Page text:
Natural medicines include herbs, essential oils, homeopathic remedies, nutritional supplements, and common items such as ice, sea salt, and garlic.

All of the ingredients for the remedies in this chapter can be found at natural food stores. With the increasing popularity of natural medicines, you can probably find most of them at many pharmacies and large supermarkets as well Although medicine cabinets are generally located in the bathroom, heat and humidity are damaging to herbs, essential oils, and supplements. Find a cool, dark, dry cabinet or closet in which to store your natural medicines.

Essential Oils

Essential Oils

When you are buying essential oils, always look for the best quality. The oils are distilled from particular plants and are at their most potent when pure, undiluted and unadulterated. They evaporate easily, so store them in tightly capped, dark glass bottles, and they will retain their potency for about three years. Caution: Unless indicated, do not apply essential oils directly to the skin (some oils can burn). Never take an essential oil internally unless a trained professional directs you to do so.

Dried Herbs

Dried Herbs

Many of the recipes in this chapter require you to make your own herbal remedies, so always select the finest quality herbs. Your herbal medicines will only be as potent as the herbs with which you make them. Look for herbs that are brightly colored and fragrant. Store each herb in its own tightly lidded glass container. Properly stored, herbs will retain their medicinal properties for one year. Herbal salves and oils will stay fresh for approximately six months if stored in the refrigerator.

Taking Herbal Remedies

Taking Herbal Remedies

Herbal medicines come in three forms: teas (infusions), capsules, and tinctures (extracts).You will gain the most benefit from herbal remedies if you know the best ways of preparing and taking them.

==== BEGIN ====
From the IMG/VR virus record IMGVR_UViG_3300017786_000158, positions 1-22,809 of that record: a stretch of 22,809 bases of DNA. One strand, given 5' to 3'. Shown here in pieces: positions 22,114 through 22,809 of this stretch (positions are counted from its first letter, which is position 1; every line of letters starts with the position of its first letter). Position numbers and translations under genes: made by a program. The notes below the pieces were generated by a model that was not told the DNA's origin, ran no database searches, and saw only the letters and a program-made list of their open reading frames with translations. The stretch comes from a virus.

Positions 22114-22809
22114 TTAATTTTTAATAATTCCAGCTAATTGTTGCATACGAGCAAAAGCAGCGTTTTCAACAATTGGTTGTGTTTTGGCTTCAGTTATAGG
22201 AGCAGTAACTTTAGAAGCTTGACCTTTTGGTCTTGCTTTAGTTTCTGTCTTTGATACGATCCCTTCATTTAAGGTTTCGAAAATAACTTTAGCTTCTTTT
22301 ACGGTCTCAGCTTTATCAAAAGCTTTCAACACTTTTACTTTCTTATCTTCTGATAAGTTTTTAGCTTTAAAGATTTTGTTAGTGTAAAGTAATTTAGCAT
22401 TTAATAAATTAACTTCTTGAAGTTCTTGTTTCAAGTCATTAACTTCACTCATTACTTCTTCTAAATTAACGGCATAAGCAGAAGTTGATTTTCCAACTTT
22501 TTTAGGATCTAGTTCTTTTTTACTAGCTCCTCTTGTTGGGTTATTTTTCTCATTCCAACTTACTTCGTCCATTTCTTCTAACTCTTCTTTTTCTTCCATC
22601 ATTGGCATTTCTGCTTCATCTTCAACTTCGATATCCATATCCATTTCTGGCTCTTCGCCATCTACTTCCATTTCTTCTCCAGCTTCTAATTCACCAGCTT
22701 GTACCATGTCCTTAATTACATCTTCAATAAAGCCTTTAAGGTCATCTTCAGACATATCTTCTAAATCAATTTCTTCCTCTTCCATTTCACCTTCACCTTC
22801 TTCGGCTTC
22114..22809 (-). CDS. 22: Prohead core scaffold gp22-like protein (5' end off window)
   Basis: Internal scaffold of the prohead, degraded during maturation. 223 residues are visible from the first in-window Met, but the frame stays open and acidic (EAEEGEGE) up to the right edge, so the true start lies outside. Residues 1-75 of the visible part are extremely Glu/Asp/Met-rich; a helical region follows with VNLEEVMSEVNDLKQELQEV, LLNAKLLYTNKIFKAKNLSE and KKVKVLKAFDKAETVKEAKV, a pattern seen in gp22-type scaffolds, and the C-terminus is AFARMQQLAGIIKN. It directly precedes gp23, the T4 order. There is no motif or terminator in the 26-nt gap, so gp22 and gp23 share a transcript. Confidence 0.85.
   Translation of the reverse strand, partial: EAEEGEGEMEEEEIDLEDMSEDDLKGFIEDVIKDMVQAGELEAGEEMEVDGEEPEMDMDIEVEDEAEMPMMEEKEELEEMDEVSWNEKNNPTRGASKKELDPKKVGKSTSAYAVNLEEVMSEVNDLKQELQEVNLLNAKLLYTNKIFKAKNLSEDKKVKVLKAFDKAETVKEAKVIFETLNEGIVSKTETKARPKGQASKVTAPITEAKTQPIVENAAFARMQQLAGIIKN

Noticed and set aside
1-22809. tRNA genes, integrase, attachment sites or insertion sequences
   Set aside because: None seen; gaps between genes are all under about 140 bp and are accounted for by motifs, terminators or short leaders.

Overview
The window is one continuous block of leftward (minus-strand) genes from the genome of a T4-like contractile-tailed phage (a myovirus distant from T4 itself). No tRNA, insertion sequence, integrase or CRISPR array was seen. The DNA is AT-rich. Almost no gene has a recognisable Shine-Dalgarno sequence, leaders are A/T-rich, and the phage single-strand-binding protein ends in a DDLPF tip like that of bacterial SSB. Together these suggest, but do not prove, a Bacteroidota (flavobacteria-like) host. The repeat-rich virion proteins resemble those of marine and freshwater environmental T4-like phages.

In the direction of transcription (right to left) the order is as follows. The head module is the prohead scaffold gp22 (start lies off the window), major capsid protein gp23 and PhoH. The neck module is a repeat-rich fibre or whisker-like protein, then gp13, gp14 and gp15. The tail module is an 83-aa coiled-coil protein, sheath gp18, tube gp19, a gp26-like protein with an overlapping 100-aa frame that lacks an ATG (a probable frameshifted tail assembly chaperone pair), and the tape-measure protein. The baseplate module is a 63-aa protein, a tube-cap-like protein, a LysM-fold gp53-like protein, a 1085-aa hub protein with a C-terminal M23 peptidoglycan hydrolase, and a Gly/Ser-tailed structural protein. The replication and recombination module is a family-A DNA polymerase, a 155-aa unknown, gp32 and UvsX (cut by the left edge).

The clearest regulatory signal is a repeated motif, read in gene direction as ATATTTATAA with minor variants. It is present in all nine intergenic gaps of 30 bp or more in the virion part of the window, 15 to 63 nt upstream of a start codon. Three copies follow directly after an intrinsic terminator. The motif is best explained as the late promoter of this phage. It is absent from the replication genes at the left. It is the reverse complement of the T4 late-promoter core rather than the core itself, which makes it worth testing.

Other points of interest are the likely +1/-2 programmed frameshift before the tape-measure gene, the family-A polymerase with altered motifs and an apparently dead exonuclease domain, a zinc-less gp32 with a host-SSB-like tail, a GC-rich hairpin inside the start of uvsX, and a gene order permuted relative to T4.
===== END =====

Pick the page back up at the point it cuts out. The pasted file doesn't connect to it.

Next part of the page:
Caution: Pregnant women, nursing mothers, and women trying to conceive should consult a healthcare practitioner before taking any herbal medicine.

Herbal Teas

Herbal Teas

Herbal teas are the traditional and time-proven way to use herbs and are inexpensive. Teas are excellent for treating digestive upsets because the herbs quickly come into contact with the gastrointestinal tract. They are also useful for treating urinary tract infections because the fluids help flush the bladder. On the other hand, making a herbal tea is more time-consuming than taking a capsule or extract. Teas do not extract all of the medicinal properties of certain herbs, such as golden seal and kava, and some herbs have an unpleasant taste.

When You Should See Your Doctor

When You Should See Your Doctor

Natural remedies are effective for most of the common conditions that you would ordinarily self-treat. The following health problems and injuries require immediate medical attention:

  • Bones that are fractured, broken, or dislocated
  • Bites from animals or humans
  • A high fever (equivalent to 40.5°C (105°F) in adults; 39.4°C (103°F) in children; 37.7°C (100°F) in infants under six months old), or any fever that persists for more than three days
  • Injury to the head, neck, or spinal cord
  • Unexplained lumps
  • Puncture wounds and other severe wounds
  • Third-degree burns or extensive second-degree burns
  • Unconsciousness or recurrent dizziness
  • Vomiting blood, vomiting that Persists for more than two days, or vomiting and diarrhoea in infants

Capsules

Capsules

Capsules are convenient and familiar. They provide exact doses and are an easy way to take herbs with less¬than-pleasant tastes. On the other hand, capsules contain dried herbs which are finely ground-a process that exposes more of the surface area of the herb to damage from heat, light, and oxygen, and speeds up loss of potency. Always buy capsules from a reputable manufacturer and use them within three months.